Abadi’s real problem with Trump: Looking beyond Mosul
Iraqi Prime Minister Haider al- Abadi Abadi will be hoping that Trump will commit to the long haul.
Test of good will. US Vice-President Mike Pence (R) and Iraqi Prime Minister Haider al-Abadi meet in Munich, on February 18th. (AFP)
2017/03/19 Issue: 98 Page: 3
The Arab Weekly
London - Iraqi Prime Minister Haider al-Abadi is about to join a select number of world leaders to be welcomed at the Trump White House.
The visit to Washington might not have been possible just a few weeks ago, before Iraq was dropped from the new US administration’s list of predominantly Muslim countries from which travel to the United States was to be banned.
With the ban on Iraq now lifted, US President Donald Trump has an opportunity to extol his role in combating the Islamic State (ISIS) with the Iraqi prime minister alongside him to share the credit.
Whatever Iraqi leaders privately thought about the original ban, announced by executive order in January, official reaction was muted. A Baghdad government heavily dependent on US support for its offensive against ISIS said it understood the Trump administration’s security concerns.
It was a reminder that governments do not always get to choose their allies. Baghdad was obliged to swallow its pride in the face of an immigration ban that was widely condemned both within the United States and by the other targeted countries.
The Abadi government expressed its “deep relief” that Trump did not include the country in his second executive order, which is also being challenged in the courts. The Iraqi leader described the decision as an important step in the right direction to consolidate the strategic alliance between Baghdad and Washington in the war on terrorism.
US officials acknowledged that the concession to Iraq was in part a reward for its role in fighting ISIS but also for its pledge to share information about Iraqis travelling to the United States.
During an abrasive US election campaign, the Abadi government abided by the diplomatic niceties of not expressing a preference for either candidate. In Iraq and elsewhere in the region, there ended up being less consternation about Trump’s victory than there was among the United States’ traditional close allies.
After an Obama presidency during which America’s commitment to the region often appeared uncertain, Trump’s campaign promises to “bomb the hell out of ISIS” struck a chord in the Middle East.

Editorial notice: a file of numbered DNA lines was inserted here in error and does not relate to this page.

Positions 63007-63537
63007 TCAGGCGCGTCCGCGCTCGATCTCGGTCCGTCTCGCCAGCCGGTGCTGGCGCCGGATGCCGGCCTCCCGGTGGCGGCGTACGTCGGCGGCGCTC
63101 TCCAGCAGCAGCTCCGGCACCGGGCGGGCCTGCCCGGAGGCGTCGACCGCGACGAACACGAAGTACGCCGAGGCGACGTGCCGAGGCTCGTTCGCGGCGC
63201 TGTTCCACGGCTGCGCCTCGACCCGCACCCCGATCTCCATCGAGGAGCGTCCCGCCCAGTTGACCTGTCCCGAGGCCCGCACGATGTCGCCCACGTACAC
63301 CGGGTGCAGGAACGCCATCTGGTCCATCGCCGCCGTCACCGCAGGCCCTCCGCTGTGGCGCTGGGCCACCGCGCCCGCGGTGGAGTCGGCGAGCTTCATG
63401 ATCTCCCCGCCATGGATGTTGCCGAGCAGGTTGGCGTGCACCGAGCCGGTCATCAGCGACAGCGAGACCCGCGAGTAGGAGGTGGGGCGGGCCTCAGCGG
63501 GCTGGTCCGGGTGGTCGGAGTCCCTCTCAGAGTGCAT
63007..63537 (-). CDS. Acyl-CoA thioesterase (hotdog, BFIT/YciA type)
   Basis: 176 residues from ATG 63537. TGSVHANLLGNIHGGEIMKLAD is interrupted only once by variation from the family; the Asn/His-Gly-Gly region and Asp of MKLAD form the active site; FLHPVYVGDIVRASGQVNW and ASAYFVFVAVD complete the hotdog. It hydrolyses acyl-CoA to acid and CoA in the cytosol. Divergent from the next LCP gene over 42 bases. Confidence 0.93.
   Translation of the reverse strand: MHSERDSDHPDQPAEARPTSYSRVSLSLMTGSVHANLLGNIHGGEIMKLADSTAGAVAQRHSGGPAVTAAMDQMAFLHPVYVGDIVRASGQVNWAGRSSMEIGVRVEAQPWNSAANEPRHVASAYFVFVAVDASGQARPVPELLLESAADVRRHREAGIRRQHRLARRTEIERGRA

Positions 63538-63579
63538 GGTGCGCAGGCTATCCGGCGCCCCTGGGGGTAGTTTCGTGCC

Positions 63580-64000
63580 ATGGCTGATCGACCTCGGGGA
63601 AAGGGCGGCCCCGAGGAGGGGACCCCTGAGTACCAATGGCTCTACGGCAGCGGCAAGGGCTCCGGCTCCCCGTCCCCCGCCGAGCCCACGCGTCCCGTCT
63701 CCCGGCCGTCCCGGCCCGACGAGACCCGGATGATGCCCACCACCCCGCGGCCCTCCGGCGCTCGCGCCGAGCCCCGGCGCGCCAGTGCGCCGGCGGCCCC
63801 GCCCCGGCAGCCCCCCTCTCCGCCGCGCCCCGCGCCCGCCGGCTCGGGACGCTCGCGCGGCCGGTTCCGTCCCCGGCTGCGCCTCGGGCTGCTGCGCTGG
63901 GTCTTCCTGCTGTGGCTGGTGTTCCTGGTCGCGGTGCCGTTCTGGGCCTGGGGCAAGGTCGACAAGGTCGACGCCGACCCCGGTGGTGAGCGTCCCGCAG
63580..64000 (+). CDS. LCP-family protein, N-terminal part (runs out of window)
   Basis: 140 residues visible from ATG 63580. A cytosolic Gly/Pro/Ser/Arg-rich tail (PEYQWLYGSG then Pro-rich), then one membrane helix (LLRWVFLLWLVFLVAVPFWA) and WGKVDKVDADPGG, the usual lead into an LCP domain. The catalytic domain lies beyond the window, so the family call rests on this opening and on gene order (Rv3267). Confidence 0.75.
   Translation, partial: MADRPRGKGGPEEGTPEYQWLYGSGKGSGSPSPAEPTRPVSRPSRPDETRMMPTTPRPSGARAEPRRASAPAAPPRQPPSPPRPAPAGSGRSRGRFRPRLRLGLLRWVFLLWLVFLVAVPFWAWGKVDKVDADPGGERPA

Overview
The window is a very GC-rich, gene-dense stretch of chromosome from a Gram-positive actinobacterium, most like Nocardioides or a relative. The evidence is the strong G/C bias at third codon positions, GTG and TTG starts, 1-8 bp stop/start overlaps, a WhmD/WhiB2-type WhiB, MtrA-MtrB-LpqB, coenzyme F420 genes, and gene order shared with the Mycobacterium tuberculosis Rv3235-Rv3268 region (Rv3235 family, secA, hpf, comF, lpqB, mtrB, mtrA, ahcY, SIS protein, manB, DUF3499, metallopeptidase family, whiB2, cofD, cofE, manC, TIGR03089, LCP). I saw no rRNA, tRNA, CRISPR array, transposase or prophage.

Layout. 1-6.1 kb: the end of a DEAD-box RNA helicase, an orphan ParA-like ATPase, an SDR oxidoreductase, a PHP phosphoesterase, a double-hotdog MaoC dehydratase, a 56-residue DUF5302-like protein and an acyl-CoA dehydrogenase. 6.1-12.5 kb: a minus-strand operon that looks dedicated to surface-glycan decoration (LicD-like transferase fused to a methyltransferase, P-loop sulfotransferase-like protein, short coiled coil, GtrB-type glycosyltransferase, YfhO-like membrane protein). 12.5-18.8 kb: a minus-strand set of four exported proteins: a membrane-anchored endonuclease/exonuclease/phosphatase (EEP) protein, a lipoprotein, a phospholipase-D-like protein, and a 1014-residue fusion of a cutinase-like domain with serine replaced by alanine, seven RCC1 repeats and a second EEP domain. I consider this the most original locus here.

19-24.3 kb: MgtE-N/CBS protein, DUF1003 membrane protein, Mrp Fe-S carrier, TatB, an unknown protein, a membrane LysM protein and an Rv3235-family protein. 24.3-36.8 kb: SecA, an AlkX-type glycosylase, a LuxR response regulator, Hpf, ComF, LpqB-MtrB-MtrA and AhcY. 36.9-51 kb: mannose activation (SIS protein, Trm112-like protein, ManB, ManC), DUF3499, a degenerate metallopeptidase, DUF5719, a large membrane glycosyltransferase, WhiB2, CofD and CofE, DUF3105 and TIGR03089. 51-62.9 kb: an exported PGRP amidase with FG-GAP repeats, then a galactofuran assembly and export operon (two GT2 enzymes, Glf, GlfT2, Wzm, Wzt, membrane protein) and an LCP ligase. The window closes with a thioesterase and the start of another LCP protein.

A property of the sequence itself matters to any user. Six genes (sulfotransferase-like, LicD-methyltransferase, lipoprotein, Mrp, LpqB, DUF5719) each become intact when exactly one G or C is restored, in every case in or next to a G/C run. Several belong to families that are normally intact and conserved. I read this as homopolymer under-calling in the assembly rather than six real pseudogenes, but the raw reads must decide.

The goodwill of Iraqis has nevertheless been sorely tested. Although Iraq is not on the new travel ban, the efforts potentially leave a legacy of suspicion and ill-feeling.
In addition, there were Trump’s complaints that the United States should have seized Iraq’s oil to pay for its war there and his warning soon after the inauguration that “maybe we’ll have another chance”.
However, more important to Baghdad than such unhelpful rhetorical asides is what Trump actually intends to do to boost the war against ISIS.
As he was issuing his first contested ban on travel, Trump also ordered his top officials to come up with a comprehensive plan within a month to obliterate the movement. A draft plan was delivered to the White House by US Defense Secretary James Mattis at the end of February.
Mattis had previously spoken of accelerating the war on ISIS both in Iraq and Syria but little has been revealed about how this would happen. Logically it could include an increase in US military deployments on both battlefronts.
In a possible signal of things to come, several hundred US Marines have been dispatched to Syria to provide artillery support in the advance on Raqqa, ISIS’s self-proclaimed capital.
Other relatively small forces are being positioned in the region, ready for speedy deployment. That reflects the demands of the Pentagon and its generals for greater flexibility in responding to changes on the ground.
The United States is already heavily engaged in the conquest of Mosul in northern Iraq, having set up bases near the city to support the advance of Iraqi forces.
The prospect of a more speedy and fluid response from the US military is a potential benefit for Baghdad, which previously had to deal with a cautious Obama White House.
The question, as ever, is not how quickly the war proceeds but what happens after ISIS is expelled from its strongholds.
US Marine General Joseph Dunford, chairman of the US Joint Chiefs of Staff, said in February that military action must be twinned with political efforts.
“All of us who have participated in these conflicts over the last 15 years realise that anything we do on the ground has to be in the context of political objectives or it’s not going to be successful,” he said.
Abadi will be hoping that Trump, who has displayed limited patience and a short attention span, will play a more proactive and engaged regional role than his predecessor and commit to the long haul.
For the time being, Trump has elevated radical Islam to the top spot among the United States’ enemies but there are plenty of potential rivals for that title that are capable of distracting the president’s attention.
In a remark that may have been directed as much at Trump as at the Iraqi government, Dunford noted that Abadi acknowledged the need for the international community continuing to support Iraq’s defence capacity building. The Iraqi prime minister has said that the US-led coalition’s contribution to training Iraqi troops should be open-ended.
The military commander of the coalition, US Army General Stephen Townsend, reinforced Dunford’s message when he said US-Iraqi military cooperation would continue even after ISIS is expelled from Mosul.
Abadi will be looking for confirmation that Trump is in tune with his generals.